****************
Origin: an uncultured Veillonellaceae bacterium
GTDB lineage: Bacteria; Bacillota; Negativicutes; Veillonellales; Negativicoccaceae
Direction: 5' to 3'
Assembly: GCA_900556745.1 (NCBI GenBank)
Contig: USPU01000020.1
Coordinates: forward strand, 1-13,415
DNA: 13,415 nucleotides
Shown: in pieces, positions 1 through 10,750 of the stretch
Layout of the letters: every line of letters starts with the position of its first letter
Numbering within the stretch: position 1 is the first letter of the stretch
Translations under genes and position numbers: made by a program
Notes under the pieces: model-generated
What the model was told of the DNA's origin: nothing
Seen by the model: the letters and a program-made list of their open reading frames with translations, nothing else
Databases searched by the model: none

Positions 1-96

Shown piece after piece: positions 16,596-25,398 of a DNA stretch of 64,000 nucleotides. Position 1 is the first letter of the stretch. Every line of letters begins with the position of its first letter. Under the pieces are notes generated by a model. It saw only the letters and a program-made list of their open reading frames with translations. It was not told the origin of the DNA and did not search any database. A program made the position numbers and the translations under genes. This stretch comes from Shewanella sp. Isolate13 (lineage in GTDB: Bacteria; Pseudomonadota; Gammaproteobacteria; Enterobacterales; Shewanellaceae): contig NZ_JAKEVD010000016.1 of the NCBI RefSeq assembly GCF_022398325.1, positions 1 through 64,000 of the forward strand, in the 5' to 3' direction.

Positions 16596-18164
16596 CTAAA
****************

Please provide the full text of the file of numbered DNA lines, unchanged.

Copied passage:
Origin: an uncultured Veillonellaceae bacterium
GTDB lineage: Bacteria; Bacillota; Negativicutes; Veillonellales; Negativicoccaceae
Direction: 5' to 3'
Assembly: GCA_900556745.1 (NCBI GenBank)
Contig: USPU01000020.1
Coordinates: forward strand, 1-13,415
DNA: 13,415 nucleotides
Shown: in pieces, positions 1 through 10,750 of the stretch
Layout of the letters: every line of letters starts with the position of its first letter
Numbering within the stretch: position 1 is the first letter of the stretch
Translations under genes and position numbers: made by a program
Notes under the pieces: model-generated
What the model was told of the DNA's origin: nothing
Seen by the model: the letters and a program-made list of their open reading frames with translations, nothing else
Databases searched by the model: none

Positions 1-96

Shown piece after piece: positions 16,596-25,398 of a DNA stretch of 64,000 nucleotides. Position 1 is the first letter of the stretch. Every line of letters begins with the position of its first letter. Under the pieces are notes generated by a model. It saw only the letters and a program-made list of their open reading frames with translations. It was not told the origin of the DNA and did not search any database. A program made the position numbers and the translations under genes. This stretch comes from Shewanella sp. Isolate13 (lineage in GTDB: Bacteria; Pseudomonadota; Gammaproteobacteria; Enterobacterales; Shewanellaceae): contig NZ_JAKEVD010000016.1 of the NCBI RefSeq assembly GCF_022398325.1, positions 1 through 64,000 of the forward strand, in the 5' to 3' direction.

Positions 16596-18164
16596 CTAAA